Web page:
• Report

Absorptive Capacity: From donor perspectives to recipients’ professional views

Citation

Serie, R. A., Ayiro, L., Reyes, M. B., Crouch, L., Godia, G., & Martins, G. (2009). Absorptive Capacity: From donor perspectives to recipients’ professional views. (Background paper prepared for the Education for All Global Monitoring Report 2010: Reaching the marginalized). United Nations Educational, Scientific, and Cultural Organization.

Abstract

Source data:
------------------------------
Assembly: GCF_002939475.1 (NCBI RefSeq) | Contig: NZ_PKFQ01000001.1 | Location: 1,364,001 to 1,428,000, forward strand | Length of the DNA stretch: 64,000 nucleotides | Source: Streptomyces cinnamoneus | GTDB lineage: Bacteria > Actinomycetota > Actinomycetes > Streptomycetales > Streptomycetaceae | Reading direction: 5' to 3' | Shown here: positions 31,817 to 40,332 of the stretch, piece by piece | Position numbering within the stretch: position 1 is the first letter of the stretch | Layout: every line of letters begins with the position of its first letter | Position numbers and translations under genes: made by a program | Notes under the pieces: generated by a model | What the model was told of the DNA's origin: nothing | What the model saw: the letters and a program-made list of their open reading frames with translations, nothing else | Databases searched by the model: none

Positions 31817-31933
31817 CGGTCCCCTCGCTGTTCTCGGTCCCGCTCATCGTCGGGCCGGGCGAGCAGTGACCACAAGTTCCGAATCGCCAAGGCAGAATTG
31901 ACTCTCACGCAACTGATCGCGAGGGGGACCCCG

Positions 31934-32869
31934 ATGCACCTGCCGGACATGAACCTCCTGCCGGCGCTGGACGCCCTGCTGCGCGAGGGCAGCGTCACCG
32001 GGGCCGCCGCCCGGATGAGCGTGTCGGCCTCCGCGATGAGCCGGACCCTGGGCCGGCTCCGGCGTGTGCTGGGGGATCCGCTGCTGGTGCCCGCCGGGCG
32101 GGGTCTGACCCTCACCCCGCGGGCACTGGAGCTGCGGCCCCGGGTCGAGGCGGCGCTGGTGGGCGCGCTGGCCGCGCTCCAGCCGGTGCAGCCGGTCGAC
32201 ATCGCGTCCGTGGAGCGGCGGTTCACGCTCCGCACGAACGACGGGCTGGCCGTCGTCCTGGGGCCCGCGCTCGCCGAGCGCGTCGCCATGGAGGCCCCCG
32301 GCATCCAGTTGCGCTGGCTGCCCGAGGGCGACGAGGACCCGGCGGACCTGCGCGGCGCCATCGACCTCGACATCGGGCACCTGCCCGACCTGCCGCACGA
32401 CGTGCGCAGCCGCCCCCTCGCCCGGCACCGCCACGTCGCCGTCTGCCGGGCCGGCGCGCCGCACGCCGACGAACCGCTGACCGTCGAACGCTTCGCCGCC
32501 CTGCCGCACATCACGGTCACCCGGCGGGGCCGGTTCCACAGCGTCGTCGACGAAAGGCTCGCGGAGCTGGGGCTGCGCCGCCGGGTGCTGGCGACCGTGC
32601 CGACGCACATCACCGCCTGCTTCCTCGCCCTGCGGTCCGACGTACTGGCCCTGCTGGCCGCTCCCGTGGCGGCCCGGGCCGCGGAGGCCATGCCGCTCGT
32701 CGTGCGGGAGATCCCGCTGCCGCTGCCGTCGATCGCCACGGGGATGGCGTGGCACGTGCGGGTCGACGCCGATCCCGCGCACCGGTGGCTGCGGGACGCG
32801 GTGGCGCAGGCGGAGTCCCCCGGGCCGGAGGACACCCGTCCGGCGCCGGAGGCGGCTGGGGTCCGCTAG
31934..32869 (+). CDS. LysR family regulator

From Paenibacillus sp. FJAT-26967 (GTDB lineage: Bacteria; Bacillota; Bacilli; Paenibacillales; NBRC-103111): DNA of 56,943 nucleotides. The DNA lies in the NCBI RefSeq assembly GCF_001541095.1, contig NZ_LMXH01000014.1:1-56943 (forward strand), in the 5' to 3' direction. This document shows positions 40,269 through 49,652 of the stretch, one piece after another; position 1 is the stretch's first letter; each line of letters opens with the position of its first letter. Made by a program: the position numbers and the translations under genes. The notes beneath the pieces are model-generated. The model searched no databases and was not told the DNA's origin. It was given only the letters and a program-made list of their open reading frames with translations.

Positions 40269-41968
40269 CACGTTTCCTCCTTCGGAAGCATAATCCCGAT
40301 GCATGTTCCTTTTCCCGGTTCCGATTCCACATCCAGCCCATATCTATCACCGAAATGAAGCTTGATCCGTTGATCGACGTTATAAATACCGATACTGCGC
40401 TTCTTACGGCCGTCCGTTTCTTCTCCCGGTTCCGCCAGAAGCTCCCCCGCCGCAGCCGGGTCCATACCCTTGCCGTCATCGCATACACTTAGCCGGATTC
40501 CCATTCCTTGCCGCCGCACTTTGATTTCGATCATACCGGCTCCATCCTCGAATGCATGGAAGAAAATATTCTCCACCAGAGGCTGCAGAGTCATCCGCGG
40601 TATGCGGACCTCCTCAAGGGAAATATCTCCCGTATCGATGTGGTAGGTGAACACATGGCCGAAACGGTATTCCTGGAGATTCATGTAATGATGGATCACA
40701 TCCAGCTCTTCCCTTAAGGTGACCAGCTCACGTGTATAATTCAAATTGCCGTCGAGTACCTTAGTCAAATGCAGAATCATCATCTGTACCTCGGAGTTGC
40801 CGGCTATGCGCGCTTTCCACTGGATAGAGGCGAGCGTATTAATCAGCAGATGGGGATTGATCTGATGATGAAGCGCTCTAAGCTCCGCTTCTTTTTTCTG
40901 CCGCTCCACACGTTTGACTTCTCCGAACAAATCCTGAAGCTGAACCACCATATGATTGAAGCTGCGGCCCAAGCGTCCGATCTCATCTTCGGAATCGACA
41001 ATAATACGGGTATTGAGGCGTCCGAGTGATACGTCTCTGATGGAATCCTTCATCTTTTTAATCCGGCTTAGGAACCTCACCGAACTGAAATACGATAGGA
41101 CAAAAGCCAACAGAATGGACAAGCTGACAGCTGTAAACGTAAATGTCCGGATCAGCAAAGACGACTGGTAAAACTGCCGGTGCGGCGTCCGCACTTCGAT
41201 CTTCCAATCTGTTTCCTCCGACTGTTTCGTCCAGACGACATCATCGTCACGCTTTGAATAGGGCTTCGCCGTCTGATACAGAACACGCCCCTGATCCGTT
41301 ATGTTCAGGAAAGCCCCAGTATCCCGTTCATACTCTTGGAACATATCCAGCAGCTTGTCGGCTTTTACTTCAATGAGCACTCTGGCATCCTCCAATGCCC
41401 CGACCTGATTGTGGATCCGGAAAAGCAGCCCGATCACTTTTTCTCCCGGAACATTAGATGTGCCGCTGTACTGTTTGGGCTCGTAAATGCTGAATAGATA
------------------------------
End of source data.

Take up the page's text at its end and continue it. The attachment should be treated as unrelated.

The first decades following the end of the Second World War saw several developments that led to two simultaneous types of emergent “consciousness” in the richer countries, particularly, at first, among those on the victorious side. The events “driving” the new forms of awareness were the apparent success of the Marshall Plan, the successful formation of a new raft of international institutions, and the gradual emergence, culminating in the 1960s, of a whole new set of post-colonial nations. Two lessons of the aftermath of the First World War, in particular (amongst many others not relevant here, such as lessons learnt about monetary policy), seemed to have been learnt, to a significant degree, by the end of the Second World War: the importance of assisting rather than punishing or neglecting those whom circumstances had impoverished, and the importance of international collaboration, after the failure of the League of Nations to do anything particularly meaningful and the failure of some powerful nations to endorse the concept. The fact that specific individuals, such as Keynes, who had witnessed, studied, and presciently commented on the results of the Versailles peace at the end the first war, were still alive and active at the end of the second war, meant that their personal experience lent specificity, urgency, and optimism to the notion of “trying to do better from now on.”